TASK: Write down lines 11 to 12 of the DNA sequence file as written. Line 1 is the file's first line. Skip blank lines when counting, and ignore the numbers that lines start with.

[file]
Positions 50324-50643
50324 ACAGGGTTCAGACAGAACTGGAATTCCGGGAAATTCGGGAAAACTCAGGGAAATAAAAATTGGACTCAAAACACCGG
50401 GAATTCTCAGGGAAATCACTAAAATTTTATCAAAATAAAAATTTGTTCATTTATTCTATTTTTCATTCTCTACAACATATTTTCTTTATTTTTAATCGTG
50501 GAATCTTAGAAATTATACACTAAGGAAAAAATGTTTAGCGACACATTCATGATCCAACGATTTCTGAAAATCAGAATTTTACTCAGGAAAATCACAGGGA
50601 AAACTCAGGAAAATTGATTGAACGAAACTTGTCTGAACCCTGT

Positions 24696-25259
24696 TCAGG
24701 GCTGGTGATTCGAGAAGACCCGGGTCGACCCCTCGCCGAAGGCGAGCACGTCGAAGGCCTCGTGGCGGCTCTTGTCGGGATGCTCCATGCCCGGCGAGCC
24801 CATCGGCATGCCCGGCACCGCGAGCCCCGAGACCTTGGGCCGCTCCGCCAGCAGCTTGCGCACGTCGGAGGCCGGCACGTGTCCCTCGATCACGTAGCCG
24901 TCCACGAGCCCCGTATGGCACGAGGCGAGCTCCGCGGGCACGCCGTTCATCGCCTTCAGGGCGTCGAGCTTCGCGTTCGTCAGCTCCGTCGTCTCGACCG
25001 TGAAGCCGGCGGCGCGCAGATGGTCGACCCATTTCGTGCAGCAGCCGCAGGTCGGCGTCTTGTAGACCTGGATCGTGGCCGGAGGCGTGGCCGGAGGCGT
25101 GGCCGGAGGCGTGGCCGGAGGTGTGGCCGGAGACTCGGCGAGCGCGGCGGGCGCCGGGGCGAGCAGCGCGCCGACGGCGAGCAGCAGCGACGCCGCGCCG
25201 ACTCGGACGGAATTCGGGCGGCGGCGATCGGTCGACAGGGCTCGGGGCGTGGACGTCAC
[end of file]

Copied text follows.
25001 TGAAGCCGGCGGCGCGCAGATGGTCGACCCATTTCGTGCAGCAGCCGCAGGTCGGCGTCTTGTAGACCTGGATCGTGGCCGGAGGCGTGGCCGGAGGCGT
25101 GGCCGGAGGCGTGGCCGGAGGTGTGGCCGGAGACTCGGCGAGCGCGGCGGGCGCCGGGGCGAGCAGCGCGCCGACGGCGAGCAGCAGCGACGCCGCGCCG